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ACCOUNT OF THE RED-THROATED MUMMING-BIRD.
sion of the powder is sometimes sufficient to stun them and bring them to the ground. It scarcely need be observed, that even the
pursuit of these small birds, for a single grain would shatter them and leave only a wreck of their beauties. These plans are but ill adapted to their object, as water injures the feathers of the bird, and sand makes it fall to the ground. I have therefore had recourse to two other methods; I have employed with success the net called spider's web, with which I surrounded the shrubs at the distance of a foot or two. The bird cleaves the air with such rapidity that it has not time to perceive the net, and is thus easily caught. I have also made use of green gauze in the shape of a butterfly net; but this method requires much patience, and can only be employed on plants and small shrubs. The person must be carefully concealed; for although the bird will approach very near, it is not the less distrustful; and if any strange object should excite his suspicion, he quits the flower, rises about a foot above the plant, remains there perfectly stationary, examines the object which disturbs him, and when he has ascertained that his fear is well founded, he utters a cry and disappears. To have any degree of success in this pursuit, a little niche must be constructed as low as possible with plants and surrounding shrubs, from which the bird may be covered with the net, in the same way that a butterfly is caught.
"Lastly, having observed that these birds often perched upon the dead branches of shrubs-and wishing to behold in the sun and on the living animal, all the beauty of a plumage resplendent with a thousand hues, the brilliancy of which is tarnished by the hand of death, I inserted some small sticks into the flowers, upon which they perched. I had thus for a minute the pleasure of seeing them dart their tongue into the nectarbearing cup, to draw from it a liquor suited to the delicacy of
“This bird places its nest on trees and shrubs; the inside consists of the brown down of the sumac, and the outside is covered with lichens. The one which I have preserved was on a small branch of the red cedar. The male brings the materials, and the female arranges them; two eggs are laid of a size proportioned to that of the bird, and each parent sits alternately.”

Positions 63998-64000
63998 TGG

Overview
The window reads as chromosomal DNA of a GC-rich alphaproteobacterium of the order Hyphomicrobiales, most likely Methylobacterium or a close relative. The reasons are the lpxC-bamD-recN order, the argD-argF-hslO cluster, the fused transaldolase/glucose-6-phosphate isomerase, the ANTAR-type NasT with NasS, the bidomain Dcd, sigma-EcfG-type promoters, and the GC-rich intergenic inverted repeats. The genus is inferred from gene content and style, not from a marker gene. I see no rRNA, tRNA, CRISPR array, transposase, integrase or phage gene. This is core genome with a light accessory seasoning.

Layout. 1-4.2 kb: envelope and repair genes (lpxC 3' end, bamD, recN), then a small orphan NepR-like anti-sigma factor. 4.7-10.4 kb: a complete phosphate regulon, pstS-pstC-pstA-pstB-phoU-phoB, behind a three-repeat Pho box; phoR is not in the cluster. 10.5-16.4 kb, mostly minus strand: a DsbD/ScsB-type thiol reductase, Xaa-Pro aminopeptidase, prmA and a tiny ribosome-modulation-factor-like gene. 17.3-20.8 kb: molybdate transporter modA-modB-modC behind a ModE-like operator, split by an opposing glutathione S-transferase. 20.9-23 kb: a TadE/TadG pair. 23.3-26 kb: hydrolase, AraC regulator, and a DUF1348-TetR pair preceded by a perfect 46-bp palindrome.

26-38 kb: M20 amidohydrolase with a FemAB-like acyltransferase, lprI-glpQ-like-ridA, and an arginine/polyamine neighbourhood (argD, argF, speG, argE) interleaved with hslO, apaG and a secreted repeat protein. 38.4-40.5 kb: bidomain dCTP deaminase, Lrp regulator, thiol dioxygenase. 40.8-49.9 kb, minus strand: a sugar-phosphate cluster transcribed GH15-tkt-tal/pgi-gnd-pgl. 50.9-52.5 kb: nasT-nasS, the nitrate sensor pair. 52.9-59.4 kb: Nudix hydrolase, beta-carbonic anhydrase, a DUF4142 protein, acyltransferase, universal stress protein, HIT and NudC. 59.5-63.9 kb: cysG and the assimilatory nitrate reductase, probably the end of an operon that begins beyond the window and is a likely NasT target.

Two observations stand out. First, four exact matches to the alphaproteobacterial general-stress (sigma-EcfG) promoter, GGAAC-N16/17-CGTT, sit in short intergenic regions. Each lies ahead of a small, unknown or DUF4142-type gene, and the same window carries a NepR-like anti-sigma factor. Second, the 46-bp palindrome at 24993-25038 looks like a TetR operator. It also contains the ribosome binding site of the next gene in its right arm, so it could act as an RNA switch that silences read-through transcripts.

OBSERVATIONS ON SOME MOLLUSCA AND ZOOPHYTES, RE
GARDED AS THE CAUSES OF THE PHOSPHORESCENCE OF
[Translated from “Freycinet's Voyage autour du Monde.") Ir is in places where the phænomena which assist in their production are constantly renewed, where floods of light and heat penetrate and warm the water, where electricity seems profasely diffused through every substance,-that myriads of animalculæ are, as it were, spontaneously produced. When a perfect calm succeeds to the light breezes which agitate the surface of the sea, it seems as if a magic wand animated the bosom of the waters, and that their constituent principles had assembled and joined together to produce life.
We have often contemplated this spectacle; it broke the monotony of calms, and diminished the ennui of long voyages. But no one is ignorant, that it is necessary to be initiated in the study of the secrets of Nature in order to appreciate her wonders; for these seas, so full of life to the observer, are inanimate and devoid of interest to the generality of men, who only regard the more striking objects.
It is chiefly in straits near the land, and in rather shallow places, that the animalculæ are produced in the greatest, numbers. In the Molluccas, for instance, one need only draw up a little water in a bucket in order to procure several varieties of them. Some are long and cylindrical; others circular and flattened. The greatest number are of a round form; these swim and twirl about with much activity, while those seem to consist simply of an immovable gelatinous mass. Sometimes the sea was covered with fibres, with minute filaments, or rather with a kind of dust apparently inanimate, but probably an organized body. It is difficult to form a conception of this productiveness; it equals if it does not exceed that which is going on upon earth.